Don’t be cheap with your love

Hello beautiful souls,

Immersed in the world of creating life after loss, I know both professionally and personally how challenging the journey of change can. This is especially true when we want something to change (um, yesterday please). It doesn’t matter if we are moving through grief, trying to release weight, create a new habit, if we could, we would like the “results” of our efforts now please. But when we don’t allow the room for something to percolate, we might just end up judging everything and everyone.

This has been on my mind lately, the word “process”.
To allow. To percolate. To be with. 

What does the word “process” mean to you?
For me, it means surrendering and relinquishing judgment.
We live in a constant cycle of judging, judging something is good or bad, right or wrong, pretty or ugly, etc.
We label everything. Without meaning to.

What have I discovered. I am not immune to judgment. No one is.
Even as someone on a spiritual path, I am guilty of the undercurrent of labeling.
Below are a few things I am trying to put into practice. I share them with you this week with love.


1. Don’t be cheap with your love; The best thing I can do for myself and others when experiencing change is to allow ourselves to have the dignity of our process. Seeing that everything in life is a work in PROGRESS.  Just as it takes time for a caterpillar to change into a beautiful butterfly, it takes nurturing and gestation for things to shift and expand.  In the past, a knee jerk reaction of mine has been to protect myself from future hurts by putting the karate chop on my love. I keep it close to my heart. Now, I see that this hurts not only the people I am with holding from, it also hurts me.  When I feel scared, frustrated, angry, or hurt, I remind myself to not withhold love from myself or others.

2. Allow others in your life to have their own experience; Instead of butting my head up against the wall, wishing something/someone was different, surrender. Especially when you do not agree or approve of someone’s behavior. You can be available to the person if they ASK for help, and when they don’t, allow them to have their own process without interfering. My mentor once said, when you are trying to fix, you are creating karma.  It is also the ego self trying to “control” a situation (and often one we may not like).

3. Uninvite yourself to the pity party;  Yes, we all have those days. The “why me”, “why them?” “How unfair this feels!” popping up. We feel sorry for someone’s plight and try to fix their pain. Even when we do it with good intentions, we are judging someone else’s process, as the layer below that, there is something we are not approving of.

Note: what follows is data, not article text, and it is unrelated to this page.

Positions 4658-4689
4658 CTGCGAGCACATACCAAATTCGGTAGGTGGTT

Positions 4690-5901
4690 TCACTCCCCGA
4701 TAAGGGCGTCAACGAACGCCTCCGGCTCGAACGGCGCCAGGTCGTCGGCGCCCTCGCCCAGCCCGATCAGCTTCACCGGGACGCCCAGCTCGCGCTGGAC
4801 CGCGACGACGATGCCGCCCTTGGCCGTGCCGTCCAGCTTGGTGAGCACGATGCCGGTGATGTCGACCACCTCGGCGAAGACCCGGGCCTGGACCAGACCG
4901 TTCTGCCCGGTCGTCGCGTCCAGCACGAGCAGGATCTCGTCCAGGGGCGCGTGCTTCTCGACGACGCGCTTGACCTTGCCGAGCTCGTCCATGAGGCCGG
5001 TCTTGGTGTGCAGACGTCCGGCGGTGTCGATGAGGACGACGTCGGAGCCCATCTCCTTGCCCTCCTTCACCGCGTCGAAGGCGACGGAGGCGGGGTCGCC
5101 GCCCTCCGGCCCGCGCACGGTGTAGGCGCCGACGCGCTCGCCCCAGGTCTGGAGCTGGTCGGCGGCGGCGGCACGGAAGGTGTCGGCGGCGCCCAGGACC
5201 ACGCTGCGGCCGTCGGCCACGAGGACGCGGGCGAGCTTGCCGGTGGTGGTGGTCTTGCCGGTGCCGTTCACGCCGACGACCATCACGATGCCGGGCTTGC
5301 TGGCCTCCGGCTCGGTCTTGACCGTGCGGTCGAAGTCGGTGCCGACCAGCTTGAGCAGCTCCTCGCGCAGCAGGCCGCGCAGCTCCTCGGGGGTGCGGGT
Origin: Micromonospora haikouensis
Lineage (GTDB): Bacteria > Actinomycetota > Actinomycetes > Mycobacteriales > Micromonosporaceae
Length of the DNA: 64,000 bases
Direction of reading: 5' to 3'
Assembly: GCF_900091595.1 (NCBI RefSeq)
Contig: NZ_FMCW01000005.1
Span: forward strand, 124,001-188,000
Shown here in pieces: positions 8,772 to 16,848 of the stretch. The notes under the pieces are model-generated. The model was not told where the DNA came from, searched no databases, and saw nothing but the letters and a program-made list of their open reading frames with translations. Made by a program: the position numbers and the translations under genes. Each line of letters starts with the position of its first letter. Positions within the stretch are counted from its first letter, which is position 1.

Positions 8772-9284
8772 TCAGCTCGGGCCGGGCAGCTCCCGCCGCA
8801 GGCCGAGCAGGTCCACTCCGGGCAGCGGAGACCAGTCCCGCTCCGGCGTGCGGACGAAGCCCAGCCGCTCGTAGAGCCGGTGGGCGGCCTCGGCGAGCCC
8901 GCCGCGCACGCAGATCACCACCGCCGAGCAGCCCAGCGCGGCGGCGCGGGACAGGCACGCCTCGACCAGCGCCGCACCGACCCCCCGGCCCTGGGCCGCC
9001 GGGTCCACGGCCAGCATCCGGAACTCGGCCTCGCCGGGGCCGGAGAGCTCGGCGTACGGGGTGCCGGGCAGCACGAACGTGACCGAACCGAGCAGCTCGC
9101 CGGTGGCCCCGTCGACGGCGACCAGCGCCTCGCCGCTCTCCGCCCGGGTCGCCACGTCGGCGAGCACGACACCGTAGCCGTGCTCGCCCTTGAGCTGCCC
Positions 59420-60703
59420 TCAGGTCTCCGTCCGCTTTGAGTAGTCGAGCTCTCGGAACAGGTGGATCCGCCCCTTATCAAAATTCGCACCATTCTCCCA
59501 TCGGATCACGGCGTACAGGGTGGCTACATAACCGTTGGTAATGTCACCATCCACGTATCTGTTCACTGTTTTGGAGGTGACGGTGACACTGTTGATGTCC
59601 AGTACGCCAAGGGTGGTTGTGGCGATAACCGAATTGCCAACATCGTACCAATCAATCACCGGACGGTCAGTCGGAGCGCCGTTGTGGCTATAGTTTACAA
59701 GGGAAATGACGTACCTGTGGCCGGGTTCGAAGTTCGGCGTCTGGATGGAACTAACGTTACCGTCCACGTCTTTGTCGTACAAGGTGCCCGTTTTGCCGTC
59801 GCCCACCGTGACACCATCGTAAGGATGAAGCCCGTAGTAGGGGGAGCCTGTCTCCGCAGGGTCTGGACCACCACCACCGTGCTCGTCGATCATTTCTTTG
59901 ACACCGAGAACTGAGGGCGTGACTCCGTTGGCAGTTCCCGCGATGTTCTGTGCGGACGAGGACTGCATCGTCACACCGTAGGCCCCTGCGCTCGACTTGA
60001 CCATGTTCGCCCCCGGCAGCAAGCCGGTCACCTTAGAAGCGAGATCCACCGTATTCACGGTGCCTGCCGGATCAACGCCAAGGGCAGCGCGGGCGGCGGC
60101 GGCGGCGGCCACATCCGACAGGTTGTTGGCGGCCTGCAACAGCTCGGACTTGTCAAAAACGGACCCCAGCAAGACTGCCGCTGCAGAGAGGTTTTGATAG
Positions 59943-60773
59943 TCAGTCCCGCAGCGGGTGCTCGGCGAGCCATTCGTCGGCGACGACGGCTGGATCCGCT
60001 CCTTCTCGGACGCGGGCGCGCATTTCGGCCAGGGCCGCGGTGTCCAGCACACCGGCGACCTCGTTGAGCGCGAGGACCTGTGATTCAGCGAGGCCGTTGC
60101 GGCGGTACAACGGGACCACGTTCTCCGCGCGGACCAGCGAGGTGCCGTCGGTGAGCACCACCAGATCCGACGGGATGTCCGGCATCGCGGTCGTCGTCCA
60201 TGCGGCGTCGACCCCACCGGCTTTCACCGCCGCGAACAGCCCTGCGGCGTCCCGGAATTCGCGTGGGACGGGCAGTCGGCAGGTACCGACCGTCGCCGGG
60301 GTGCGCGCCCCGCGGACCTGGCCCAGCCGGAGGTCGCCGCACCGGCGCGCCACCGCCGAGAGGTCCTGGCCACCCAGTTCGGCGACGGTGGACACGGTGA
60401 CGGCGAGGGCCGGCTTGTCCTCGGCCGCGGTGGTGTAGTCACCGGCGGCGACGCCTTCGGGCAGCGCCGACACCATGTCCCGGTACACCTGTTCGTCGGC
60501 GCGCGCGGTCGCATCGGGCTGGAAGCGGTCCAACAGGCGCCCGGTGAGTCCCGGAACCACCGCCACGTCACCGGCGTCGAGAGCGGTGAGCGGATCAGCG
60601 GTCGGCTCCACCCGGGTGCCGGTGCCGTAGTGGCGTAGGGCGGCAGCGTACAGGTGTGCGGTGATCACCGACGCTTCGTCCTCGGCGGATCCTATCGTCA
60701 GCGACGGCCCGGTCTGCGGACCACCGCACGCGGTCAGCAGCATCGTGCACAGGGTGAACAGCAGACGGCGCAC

I am witnessing this firsthand in my own life this week. I might be stirring up a pot here by saying this, but I actually think it takes a great deal of courage to love someone in spite of the very human experiences they are having. To love without trying to change, trying to fix, or see your point of view.

To love without negotiating. Without witholding when we feel hurt. To love. No matter what.
This is one of the things I’ve learned from my rescue pups. They are one of my greatest teachers. They love fiercely, even when they’ve been abandoned or hurt before.

I’d love to hear from you below the ways in which you love when you are feeling upset or vulnerable. 


ps- This is dedicated to my first pup and greatest teacher Sophie Chew, who gave me the greatest gift of unconditional love 20 years ago.

7 thoughts on “Don’t be cheap with your love”

  1. YES. I absolutely agree that love can become more powerful when it’s not as easy to do so.

    One of the ways I love when I’m feeling vulnerable to is to respect my need for solitude versus connection. Sometimes I genuinely want to reach out but other times there is a beauty to allowing myself the space to process it alone. Rather than getting stuck in one way of being, love reminds me that this too can change!

  2. What a beautiful article! I think it takes real courage to love others in this way. Number 2 is a great reminder for me- instead of trying to fix or change someone going through their process, it can be most helpful to let them know you’re there without trying to control the situation.Thank you for sharing this! x

  3. You are so right, love is where it’s at. My husband always teases me that if he locked me in one car trunk and our dog in another car trunk for a day he would open the dogs trunk first. Because she would be so happy to be let out she would lick him and love him to death. I on the other hand, would not be so thrilled – lol. Your 3 ways of allowing process during times of change are so helpful and I plan to put them to good use. Thank you for this!

  4. Thank you for this post! I have learned so much from my pups, too, so your message really resonated. I lost two dogs last year to cancer, and some of my biggest life lessons about love & letting go came from my furry family members. I LOVE your three ways to process during times of change. Of course, it’s easier said than done. We just need to remember when we are going through it…

  5. Great post. I find offering gratitude when I’m feeling upset always gets me through difficult times. For friends or family who are hurting, simply listening without throwing in unsolicited advice can be very healing.

  6. I love the comment about allowing others to have their own experience. That’s so important, to just let people be and let yourself be as well.


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